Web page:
What it Means to be an All-American and NCAA Champion

“All-American” is an accolade given to those that perform well individually at the NCAA championships. All-American comes in a few different tiers:

  • First Team All-American is for those that finish 1-4 in their event
  • Second Team All-American is for those that finish 5-8 in their event
  • Third Team All-American is for those that finish 9-12 in their event

In some ways, although the NCAA isn’t technically the premier fencing honor, having NCAA accolades is actually more widely recognized by those who don’t fence. All-American status is something that almost every college graduate understands and, therefore, is widely recognized as a top achievement in the athletic world. It sounds strange to say, but you could argue that putting NCAA Champion on your future work resume could mean more to an employer than winning the season’s strongest Grand Prix World Cup, despite the fact that the latter achievement is much more difficult. 

My Experience at NCAAs

When I look back at my college career, this competition was one that eluded me. You might say it was my bête noire. I found it extremely difficult to fence such a high volume of five-touch matches. The pressure to win each and every match was tremendously uncomfortable because not only does your own result sometimes come down to a touch or two (more on that later), but so does your team’s result. It’s not uncommon for colleges in contention for the Championship to send along extra non-competing members of the team for moral support. That means that you have a group of hyped-up teammates next to your strip, which can be both a blessing and a curse. On one hand, their energy can lift you out of a bad mental place, but on the other, acutely aware that each and every touch you score directly affects each of them (the team). 

Also, the competition sees athletes from all walks of life. There are those for whom the NCAAs is their exclusive focus, and others whose focus is elsewhere, perhaps the World Championships or Olympics. No matter how good you are, a five-touch match is difficult. Counterintuitively, for me, I found it more difficult to fence athletes with less experience than I because they are more unpredictable. In a five-touch bout, you cannot let your guard down, even for one touch, even if you are winning 4-0.

Unlike many other competitions, the slightest miscalculation, dip in focus or “lucky” touch by your opponent can really can sink your ship. 2005 was my toughest year. I remember dropping a bout to a young fencer from Haverford, who was unknown to me. When all the five-touch matches finished, I found that I had missed out on being in the top four (those who would compete for the individual title) by just two touches, finishing in 5th place. I was devastated.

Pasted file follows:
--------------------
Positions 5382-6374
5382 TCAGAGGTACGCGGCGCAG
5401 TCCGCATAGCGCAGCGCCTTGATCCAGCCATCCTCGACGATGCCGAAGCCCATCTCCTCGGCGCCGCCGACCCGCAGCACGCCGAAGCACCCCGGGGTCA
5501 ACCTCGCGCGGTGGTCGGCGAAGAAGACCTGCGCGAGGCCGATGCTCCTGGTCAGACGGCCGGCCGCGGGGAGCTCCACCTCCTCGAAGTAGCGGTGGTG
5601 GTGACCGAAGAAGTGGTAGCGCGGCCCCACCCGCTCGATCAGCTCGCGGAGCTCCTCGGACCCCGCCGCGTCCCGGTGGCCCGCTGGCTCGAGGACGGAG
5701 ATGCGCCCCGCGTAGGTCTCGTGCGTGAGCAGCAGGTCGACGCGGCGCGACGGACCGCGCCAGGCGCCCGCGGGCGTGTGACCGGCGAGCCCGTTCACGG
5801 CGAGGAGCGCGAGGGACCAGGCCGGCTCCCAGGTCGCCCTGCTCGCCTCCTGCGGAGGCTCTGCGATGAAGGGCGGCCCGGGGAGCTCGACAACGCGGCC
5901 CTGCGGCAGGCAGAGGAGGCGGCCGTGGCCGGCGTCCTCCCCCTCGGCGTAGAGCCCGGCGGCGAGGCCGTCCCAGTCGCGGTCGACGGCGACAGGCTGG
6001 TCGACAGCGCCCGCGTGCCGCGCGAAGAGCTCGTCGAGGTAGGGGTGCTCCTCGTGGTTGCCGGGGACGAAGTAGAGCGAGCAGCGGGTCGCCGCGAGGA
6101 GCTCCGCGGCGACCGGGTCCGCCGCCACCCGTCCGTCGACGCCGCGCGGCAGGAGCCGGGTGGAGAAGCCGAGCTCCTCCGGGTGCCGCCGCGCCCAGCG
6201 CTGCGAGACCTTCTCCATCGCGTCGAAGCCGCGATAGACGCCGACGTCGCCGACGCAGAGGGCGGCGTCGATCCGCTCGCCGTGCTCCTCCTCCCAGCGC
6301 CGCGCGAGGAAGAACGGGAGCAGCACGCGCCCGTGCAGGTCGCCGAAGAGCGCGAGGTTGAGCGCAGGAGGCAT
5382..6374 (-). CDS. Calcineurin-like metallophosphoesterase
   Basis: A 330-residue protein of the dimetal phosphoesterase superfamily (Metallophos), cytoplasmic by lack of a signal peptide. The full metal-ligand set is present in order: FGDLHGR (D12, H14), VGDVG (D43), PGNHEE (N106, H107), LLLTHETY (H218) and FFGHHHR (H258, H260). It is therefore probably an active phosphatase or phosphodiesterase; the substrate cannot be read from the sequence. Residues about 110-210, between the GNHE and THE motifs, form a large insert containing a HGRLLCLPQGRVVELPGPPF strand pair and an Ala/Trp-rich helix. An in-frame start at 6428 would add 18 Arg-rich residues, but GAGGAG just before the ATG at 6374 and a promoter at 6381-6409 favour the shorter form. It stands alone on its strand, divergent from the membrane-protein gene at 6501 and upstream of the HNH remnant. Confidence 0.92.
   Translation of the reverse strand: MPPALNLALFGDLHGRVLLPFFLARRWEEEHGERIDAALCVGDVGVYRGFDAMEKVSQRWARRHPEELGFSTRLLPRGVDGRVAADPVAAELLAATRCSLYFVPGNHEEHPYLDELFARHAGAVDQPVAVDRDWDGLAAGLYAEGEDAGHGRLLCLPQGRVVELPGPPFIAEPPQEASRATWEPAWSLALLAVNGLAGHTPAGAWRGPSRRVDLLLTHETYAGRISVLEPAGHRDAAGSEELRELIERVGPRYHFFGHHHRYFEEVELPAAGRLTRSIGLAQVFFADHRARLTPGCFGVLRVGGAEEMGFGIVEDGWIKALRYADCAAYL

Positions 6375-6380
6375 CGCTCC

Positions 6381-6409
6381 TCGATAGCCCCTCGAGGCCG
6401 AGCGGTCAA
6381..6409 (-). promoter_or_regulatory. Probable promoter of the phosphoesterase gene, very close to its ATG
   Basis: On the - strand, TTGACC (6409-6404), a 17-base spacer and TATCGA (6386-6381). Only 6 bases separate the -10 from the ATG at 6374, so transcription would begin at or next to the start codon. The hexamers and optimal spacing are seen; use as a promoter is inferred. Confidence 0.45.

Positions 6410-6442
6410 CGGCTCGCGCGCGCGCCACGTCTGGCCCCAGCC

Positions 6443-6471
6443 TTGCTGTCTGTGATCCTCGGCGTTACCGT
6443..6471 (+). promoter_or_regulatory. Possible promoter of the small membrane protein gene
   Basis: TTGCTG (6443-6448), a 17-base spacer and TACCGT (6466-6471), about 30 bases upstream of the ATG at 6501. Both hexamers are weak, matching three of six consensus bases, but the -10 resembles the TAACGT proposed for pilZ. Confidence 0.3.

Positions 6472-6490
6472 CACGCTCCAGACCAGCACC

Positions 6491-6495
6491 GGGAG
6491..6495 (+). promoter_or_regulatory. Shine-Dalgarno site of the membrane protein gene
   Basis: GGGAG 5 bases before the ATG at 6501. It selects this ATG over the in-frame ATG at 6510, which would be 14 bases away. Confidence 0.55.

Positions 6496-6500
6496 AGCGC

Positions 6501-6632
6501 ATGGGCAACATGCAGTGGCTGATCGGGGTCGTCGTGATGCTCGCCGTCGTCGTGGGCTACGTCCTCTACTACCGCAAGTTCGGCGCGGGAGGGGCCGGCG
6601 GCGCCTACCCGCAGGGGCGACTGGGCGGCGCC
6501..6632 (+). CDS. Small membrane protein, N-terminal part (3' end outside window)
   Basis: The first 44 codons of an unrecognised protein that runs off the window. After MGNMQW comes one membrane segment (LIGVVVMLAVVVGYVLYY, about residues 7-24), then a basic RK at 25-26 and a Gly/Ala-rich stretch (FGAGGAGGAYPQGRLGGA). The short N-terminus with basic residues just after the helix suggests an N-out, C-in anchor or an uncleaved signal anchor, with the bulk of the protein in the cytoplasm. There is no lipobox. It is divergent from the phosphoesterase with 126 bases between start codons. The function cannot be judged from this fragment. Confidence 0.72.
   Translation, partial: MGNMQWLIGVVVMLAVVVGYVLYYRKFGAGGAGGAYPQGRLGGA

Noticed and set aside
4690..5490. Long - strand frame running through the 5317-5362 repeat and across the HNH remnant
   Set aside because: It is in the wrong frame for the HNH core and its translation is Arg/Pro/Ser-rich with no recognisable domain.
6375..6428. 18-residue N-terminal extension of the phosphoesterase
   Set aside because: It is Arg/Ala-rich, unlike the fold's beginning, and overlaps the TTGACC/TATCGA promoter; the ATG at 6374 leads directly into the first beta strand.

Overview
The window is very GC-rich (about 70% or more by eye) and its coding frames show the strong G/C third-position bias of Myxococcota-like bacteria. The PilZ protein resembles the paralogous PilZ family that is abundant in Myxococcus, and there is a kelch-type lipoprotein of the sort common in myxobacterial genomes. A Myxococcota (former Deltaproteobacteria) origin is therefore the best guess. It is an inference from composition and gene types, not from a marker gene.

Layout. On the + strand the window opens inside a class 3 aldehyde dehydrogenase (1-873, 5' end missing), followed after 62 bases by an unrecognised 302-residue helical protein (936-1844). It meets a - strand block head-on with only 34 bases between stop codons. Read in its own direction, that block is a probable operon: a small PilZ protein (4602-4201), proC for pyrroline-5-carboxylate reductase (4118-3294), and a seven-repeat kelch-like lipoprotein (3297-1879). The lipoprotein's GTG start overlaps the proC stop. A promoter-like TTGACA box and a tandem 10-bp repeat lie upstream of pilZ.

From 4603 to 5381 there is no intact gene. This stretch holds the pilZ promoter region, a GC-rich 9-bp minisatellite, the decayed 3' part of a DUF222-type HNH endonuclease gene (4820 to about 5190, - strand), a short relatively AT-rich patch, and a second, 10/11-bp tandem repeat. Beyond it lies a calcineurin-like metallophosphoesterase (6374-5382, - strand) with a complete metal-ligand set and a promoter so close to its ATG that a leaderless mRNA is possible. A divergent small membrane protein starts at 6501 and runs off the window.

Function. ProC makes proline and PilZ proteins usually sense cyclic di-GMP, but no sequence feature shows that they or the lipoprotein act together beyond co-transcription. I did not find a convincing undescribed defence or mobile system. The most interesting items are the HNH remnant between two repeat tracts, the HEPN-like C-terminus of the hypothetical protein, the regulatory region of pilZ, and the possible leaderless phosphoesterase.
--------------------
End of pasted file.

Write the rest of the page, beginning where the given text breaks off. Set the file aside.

It was a similar story in the overall Championship. Each year I competed, OSU was in a position to win, but we never seemed to be fully in sync, finishing 4th (2002), 4th (2003), 2nd (2005) and 3rd (2006) – and only a few bouts separated us from the winners! It was only in 2004, the year I took off, that Ohio State won the Championship! Darn it!


We hope that this article clarified some of the confusion that college fencing causes, so that you’re ready to make an informed decision about which school is the right fit for you (and why on earth you would want to fence in college to begin with!), and hit the ground running in those crucial early years. College fencing can be difficult to understand, given that it has many different rules and regulations from club and national fencing. On top of that, schools often have very disparate fencing programs with functional differences that don’t become apparent until after the application process is already over.

The complexity of college fencing must be navigated on top of the pressures of applying for college and attending school as a freshman. With all of these options, it can be difficult to feel comfortable that you’ve made the right decision for your fencing, even disregarding the academic and social fit of the school itself. We aimed to shed light on the (often undiscussed) black box of college fencing, and to give you a taste of how the college selection process works and how to maximize your success in college, in both fencing and in academics.